During my residence in Missouri, in the years 1820, 1821 and 1822, a portion of my time was occupied in the investigation of the vegetable productions of that and the adjoining state. Upon my return I was so fortunate as to receive, uninjured, the collections which I had made. Until the present season (1826), however, I have not had leisure to examine them with the necessary attention, and to revise my notes upon the recent plants. This work I have now commenced, and submit to you the first part, for publication in your valuable journal. Those species which are presented as new are minutely described, and in all cases where the western specimens of known plants differ from the eastern, this difference is stated. By this means we shall become acquainted with, at least, some of the peculiarities in the vegetation of that interesting section of the United States. Concerning the more common plants, the habitats and times of flowering only are mentioned. The catalogue, it is hoped will contribute somewhat to increase our stock of knowledge, and will be particularly interesting to geographical botanists, and to future waiters upon the botany of the United States.

This annotated list, which was continued in three volumes of Sillimans Journal, mentions about two hundred species of plants, and is the earliest extensive list known to the writer. Many of Beck's plants are cited in Riddel's "Synopsis of the Flora of the Western States," published in 1835, but apparently only a portion of them are so mentioned.

In 1822 Beck moved back to Albany and remained there the rest of his life. He held positions as professor of botany and other sciences at a number of institutions up to the time of his death; Rensselaer Polytechnic Institute, Rutgers College and Albany Medical College being those with which he was most prominently connected. Dr. Beck was well known in botanical circles, being the author of a manual of the botany of the northern and middle states, 6f which two editions were issued. He also published a number of botanical papers. He was a well-known writer on chemical and medical subjects besides; and published a manual of chemistry which passed through four editions. He seems to have been a conservative writer, as his bibliography contains but twenty-three titles. Dr. Beck died at Albany on April 20, 1853.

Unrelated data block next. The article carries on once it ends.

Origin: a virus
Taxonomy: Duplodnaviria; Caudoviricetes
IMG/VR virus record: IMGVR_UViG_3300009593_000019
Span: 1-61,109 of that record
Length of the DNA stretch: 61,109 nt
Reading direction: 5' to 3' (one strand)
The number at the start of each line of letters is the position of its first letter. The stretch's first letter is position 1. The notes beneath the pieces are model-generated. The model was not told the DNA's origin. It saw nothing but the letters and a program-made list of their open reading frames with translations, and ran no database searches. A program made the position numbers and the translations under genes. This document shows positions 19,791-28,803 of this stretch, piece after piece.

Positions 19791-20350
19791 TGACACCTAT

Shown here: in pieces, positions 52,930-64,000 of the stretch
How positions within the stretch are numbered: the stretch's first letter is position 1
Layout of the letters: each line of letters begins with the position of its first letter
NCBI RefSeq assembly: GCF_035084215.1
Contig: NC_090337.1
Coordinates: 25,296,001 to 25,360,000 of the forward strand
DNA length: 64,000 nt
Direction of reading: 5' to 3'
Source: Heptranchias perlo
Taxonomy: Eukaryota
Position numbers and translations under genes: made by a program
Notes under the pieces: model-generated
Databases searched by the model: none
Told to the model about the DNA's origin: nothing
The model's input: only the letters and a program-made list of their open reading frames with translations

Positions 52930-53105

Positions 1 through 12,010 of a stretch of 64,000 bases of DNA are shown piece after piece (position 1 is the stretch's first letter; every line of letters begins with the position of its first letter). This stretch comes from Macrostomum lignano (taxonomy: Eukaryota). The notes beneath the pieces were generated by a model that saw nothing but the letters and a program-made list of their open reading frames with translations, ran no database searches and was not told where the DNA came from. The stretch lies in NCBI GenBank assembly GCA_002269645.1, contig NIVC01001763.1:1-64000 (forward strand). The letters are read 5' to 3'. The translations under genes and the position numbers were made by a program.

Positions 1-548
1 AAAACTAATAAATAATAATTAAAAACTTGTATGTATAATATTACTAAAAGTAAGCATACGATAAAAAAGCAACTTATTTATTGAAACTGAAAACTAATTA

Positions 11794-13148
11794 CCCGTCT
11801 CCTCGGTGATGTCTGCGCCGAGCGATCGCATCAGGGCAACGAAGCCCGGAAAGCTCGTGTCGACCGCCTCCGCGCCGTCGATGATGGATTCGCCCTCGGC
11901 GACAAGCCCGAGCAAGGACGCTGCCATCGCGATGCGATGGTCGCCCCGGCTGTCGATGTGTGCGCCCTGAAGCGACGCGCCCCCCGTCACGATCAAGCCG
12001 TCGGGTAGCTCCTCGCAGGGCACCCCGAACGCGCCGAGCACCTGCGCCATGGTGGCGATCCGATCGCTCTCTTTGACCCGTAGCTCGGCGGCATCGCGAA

After Beck closed his work in the vicinity of St. Louis there seems to have been a period of nearly ten years when there was no botanical work done. In 1831, however, there began a period of activity which has continued more or less regularly up to the present time. The first botanist to start this activity was Thomas Drummond.

(To be continued)

  1. Published by permission of the Secretary of Agriculture.
  2. Hooker, W. J., Amer. Jour. Sci. and Arts, 1st series, 9: 266-269, 1825.
    Gray, Asa, Ditto, 1 ser., 42: 2-9, 1842.
    Coulter, J. L., Bot. Gaz., 8: 181-183, 1883.
    Rusby, H. H., Bull. Torrey Bot. Club, 11: 88-90, 1884.
    Sargent, C. S., "Scientific Papers of Asa Gray," 2: 23-31, 1889.
    Thwaites, R. G., "Early Western Travels," 3: 11-19, 27-104, 1904.

  3. Jefferson, Thomas, '"Biography of Capt. Lewis in Analectic Magazine and Naval Chronicle," 7: 329-333, 1816.

    Allen, Paul, "History of the Expedition under the Command of Captains Lewis and Clark," etc., 1814, reprint by New Amsterdam Book Company.

  4. Bradbury, John, "Travels in the Interior of America in the Years 1809, 1810 and 1811," 1-346, 1819, 2d edition.

    Short, C. W., Transylvania Jour, of Med., etc., 34: 12-13, 1836.

    Britten, Jas., and Boulger, G. S., "Biographical Index of British and Irish Botanists," 21, 1893.

  5. Learned by the aid of the St. Louis Historical Society.
  6. Thwaites, R. G., "Early Western Travels," Vol. 14.
    Darlington, William, "Reliquiæ Baldwinianæ," 1-346, 1843.
    Redfield, John, Bot. Gaz., 8: 233-237, 1883.
    Harshberger, J. W., "Botanists of Philadelphia," 119-125, 1899.
  7. Thwaites, R. G., "Early Western Travels," Vol. 15.
    Parry, C. C, Amer. Jour. Sci. and Arts, 2d series, 33: 428-430, 1862.
    Sargent, C. S., "Silva of North America," 2: 96, 1891.
  8. Appleton's "Cyclopedia of American Biography," 1: 213, 1887.
    Anonymous, Amer. Jour. Sci. and Arts, 2d series, 16: 149, 1853.
    March, Dr. Alden, Gross's "Amer. Med. Biography," 679-696, 1861.
    Beck, L. C., Amer. Jour. Sci. and Arts, 10: 257-264, 1826; 11: 167-182, 1827; 14: 112-121, 1828.